Grandeur of the Seas
Categories F, H & I Outside Cabin

If you do opt for an outside cabin, make sure the view is not obstructed by lifeboats, outside decks or other shipboard eyesores. Most ship deck plans will indicate obviously obstructed views, and the rates should reflect this. More subtle, however, are outside rooms located on weather decks which are not, technically, obstructed but are probably not exactly what you had in mind. For example, all rooms on the Lower Promenade deck of the Holland America Lines' Statendam Class ships (Ryndam, Maasdam, Veendam, Statendam & Rotterdam VI) look out onto a deck that encircles the ship, meaning the views are more of walkers and flopping fanny packs than of sky and seas.

The "partially obstructed view" rooms can also be a fertile area to find great bargains. Many rooms in this category are actually between lifeboats, rather than behind them, so you can get an outside room at close to an inside rate if you can book these rooms. There are several rooms that fit this description on the Bermuda and Bahamas Decks of the Horizon and Zenith, respectively. Many other ships have obstructed view rooms that appear to be between lifeboats but are in fact obstructed by other features, so quality research here is a key.

If you are set on an outside room and you want the best view possible, a room with a verandah would certainly be tempting. Are they worth the extra cost? Again, this is largely a matter of personal choice based on cost compared to perceived value.

Grandeur of the Seas
Category C with Verandah

Grandeur of the Seas Inside Cabin

If you are leaning towards a verandah, make sure the itinerary you are sailing on will allow you to take full advantage of the great outdoors. You would probably use a balcony more on a warm weather, at-sea intensive itinerary such as a Panama Canal transit than on an Inside Passage sailing to Alaska. Next, research the relative size of the verandahs on different decks and locations. On the Crystal Harmony, cabins 8001 through 8015 and 8124 through 8137 have verandahs that are almost 50% larger than other verandahs on the same deck at the same price. Also, research whether or not the partitions between neighboring verandahs go the entire height of the verandah to maximize your privacy.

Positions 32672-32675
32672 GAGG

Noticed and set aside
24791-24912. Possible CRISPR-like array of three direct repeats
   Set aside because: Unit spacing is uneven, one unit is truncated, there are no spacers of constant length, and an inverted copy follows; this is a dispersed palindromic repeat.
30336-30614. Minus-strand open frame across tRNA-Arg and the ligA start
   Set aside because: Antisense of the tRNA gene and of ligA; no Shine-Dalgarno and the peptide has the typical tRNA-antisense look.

Verandahs have become a very popular option, and most of the new ships are being built with a high percentage of cabins thus equipped. On these ships, the price differential is often less than on older ships, so this might play a role in choosing your ship as well as your cabin.

OK, you've decided inside, outside or verandah. Now, you have to decide where on the ship that selected room should be. Several factors are germane here.

Lower decks are usually less desirable because of their distance to the upper decks where most of the action is. This means waits for elevators and extra time required to carry about your daily routines. (The other side of this coin is that climbing the stairs can be an excellent way to shed those extra pounds easily accumulated from the shipboard food bounty.)